These licensing ideas should be allowed to be combined as separate licenses (maybe with a small discount for multi-use licenses), or perhaps combine them together in general (local broadcast with a one website, national with multi site, worldwide with unlimited sites).
This would also be difficult to enforce (music licensing is in general) but it might be a bit clearer to the buyer how they can use the track, making it less likely they’ll pay for the cheapest one and do whatever they want with it. If the internet licenses contained the websites intended, that would be easily enforceable, though the buyer may not know every site they’ll be posting it at the time of purchase.
This doesn’t address how music should work in a project where someone is re-selling it as part of a larger whole but that seems to something AJ had figured out under their old (current) licensing system, so I’m sure they can sort that out fine.
Anyways, my 2 cents!
Audiojungle itself is a marketplace, not a music production company. It provides an opportunity to sell music and that’s it.
As much as it sucks to have things rejected for no given reason, it’s really not the role of a marketplace to tell their producers how to fix their products/content. Fortunately, the forums have proven to a great place to get feedback in these situations. You’d get way more detailed feedback here, which seems to be what people are asking for in the first place. Having feedback posted in the forum also allows others to learn from those mistakes and how to fix them.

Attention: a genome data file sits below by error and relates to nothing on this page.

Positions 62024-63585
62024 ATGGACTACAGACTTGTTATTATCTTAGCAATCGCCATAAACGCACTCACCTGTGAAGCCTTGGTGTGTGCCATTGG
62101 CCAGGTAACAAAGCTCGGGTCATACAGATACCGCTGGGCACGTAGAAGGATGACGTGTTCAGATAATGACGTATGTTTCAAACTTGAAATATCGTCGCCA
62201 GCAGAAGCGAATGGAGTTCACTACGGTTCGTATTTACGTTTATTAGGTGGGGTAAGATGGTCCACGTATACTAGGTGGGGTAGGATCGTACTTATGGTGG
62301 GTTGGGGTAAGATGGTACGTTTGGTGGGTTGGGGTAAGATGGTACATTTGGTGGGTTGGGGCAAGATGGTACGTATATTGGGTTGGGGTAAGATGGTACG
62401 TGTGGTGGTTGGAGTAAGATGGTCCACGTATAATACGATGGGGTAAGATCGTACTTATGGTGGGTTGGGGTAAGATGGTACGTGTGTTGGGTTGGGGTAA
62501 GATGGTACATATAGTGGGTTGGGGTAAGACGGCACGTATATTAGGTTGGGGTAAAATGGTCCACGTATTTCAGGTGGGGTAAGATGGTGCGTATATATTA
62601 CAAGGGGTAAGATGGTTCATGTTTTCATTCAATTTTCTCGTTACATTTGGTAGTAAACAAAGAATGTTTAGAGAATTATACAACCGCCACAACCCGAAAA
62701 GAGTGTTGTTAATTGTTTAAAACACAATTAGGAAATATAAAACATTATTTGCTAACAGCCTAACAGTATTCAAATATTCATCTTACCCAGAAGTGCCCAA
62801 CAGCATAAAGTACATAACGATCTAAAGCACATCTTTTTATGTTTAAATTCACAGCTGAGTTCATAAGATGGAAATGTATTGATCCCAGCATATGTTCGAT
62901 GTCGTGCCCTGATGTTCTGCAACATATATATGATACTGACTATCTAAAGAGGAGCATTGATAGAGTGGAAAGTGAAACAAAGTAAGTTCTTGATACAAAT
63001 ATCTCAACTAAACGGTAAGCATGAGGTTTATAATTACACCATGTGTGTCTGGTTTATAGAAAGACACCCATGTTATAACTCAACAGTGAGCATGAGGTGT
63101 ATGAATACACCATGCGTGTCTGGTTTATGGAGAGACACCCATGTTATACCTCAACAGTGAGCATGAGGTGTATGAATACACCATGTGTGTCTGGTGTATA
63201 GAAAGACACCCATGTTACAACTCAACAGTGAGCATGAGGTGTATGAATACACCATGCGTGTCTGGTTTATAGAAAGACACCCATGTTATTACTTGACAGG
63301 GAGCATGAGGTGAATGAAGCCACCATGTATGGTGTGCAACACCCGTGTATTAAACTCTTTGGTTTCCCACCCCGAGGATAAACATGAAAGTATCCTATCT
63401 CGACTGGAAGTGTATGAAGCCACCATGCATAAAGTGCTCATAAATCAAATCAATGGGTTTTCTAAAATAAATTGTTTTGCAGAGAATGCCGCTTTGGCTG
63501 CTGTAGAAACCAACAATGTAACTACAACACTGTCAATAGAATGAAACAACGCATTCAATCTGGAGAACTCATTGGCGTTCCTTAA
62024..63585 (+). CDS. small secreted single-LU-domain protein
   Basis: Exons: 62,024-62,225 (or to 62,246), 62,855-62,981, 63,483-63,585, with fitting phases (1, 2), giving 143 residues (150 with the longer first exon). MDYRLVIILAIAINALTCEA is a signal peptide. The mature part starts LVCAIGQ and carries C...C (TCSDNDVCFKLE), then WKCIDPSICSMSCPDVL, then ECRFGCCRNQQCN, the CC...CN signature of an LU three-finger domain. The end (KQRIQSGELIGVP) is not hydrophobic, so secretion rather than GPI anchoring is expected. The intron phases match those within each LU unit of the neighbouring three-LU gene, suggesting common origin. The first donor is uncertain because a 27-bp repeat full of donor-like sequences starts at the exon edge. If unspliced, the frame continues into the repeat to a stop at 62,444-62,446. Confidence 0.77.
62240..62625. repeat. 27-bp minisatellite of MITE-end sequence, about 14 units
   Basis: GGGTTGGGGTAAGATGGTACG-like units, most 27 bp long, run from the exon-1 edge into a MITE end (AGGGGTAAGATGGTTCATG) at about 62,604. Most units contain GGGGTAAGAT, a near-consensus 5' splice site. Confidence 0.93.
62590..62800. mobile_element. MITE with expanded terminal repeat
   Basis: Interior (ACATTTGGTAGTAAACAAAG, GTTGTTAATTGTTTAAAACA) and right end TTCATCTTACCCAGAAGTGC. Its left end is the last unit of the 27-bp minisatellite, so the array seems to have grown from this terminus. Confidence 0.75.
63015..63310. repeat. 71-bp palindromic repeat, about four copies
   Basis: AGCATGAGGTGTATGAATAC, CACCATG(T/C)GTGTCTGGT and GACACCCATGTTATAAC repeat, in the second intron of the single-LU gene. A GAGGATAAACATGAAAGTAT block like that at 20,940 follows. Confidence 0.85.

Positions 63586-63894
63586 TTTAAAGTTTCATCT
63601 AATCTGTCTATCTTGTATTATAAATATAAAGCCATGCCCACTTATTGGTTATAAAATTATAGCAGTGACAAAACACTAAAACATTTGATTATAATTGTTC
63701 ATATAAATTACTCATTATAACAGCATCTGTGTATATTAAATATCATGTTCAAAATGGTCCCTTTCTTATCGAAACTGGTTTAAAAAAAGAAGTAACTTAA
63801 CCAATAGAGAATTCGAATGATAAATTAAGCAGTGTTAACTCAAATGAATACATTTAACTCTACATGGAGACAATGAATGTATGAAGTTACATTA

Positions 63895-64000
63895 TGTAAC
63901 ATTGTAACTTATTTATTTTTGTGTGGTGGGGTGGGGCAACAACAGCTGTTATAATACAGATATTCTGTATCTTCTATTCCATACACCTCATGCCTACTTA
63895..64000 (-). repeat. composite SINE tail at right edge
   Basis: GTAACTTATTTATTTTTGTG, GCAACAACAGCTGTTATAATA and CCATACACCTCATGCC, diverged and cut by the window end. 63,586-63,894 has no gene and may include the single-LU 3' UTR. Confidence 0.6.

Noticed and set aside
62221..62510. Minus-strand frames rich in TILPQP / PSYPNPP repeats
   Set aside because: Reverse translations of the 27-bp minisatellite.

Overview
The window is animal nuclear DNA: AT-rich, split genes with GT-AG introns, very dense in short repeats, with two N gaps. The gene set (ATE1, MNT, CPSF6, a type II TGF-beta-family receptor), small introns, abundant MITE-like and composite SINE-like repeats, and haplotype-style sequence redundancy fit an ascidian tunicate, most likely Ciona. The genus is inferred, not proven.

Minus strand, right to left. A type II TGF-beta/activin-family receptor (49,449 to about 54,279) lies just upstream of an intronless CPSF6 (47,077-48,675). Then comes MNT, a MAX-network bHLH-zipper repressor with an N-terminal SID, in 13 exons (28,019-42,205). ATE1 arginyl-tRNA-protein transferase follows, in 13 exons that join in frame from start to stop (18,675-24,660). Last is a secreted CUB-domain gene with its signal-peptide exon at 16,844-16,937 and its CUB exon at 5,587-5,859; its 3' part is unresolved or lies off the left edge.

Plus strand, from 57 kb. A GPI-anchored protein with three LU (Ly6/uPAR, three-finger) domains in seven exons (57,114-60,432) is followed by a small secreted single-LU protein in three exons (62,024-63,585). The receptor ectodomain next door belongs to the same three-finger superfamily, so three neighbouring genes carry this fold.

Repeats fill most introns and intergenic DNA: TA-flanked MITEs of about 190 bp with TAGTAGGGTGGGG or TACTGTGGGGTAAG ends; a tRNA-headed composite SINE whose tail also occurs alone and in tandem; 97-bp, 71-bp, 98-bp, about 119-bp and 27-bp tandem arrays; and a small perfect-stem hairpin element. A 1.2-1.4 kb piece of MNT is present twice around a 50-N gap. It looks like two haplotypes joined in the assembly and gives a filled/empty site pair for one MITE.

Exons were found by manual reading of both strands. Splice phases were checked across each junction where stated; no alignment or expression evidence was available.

...When you pass by people’s portfolios you see amazing credits like “music featured on BBC, ABC and CBS”...
This might be related to music they have registered with a Performing Rights Organization (PRO). PRO’s will send out quarterly statements to the composer containing the ‘who, what, when, where’ of their music use. This would be for non-royalty free music. The whole job of a PRO is to find out that information, collect royalties on that, and then pay them out to the appropriate people.
Of course, it also could be music from AJ but that’s a bit harder to track down. You might be able to use TuneSat to find that information out but that company is really more for finding royalty-based music that wasn’t reported to a PRO. Some composers could find a lot of missing revenue that way.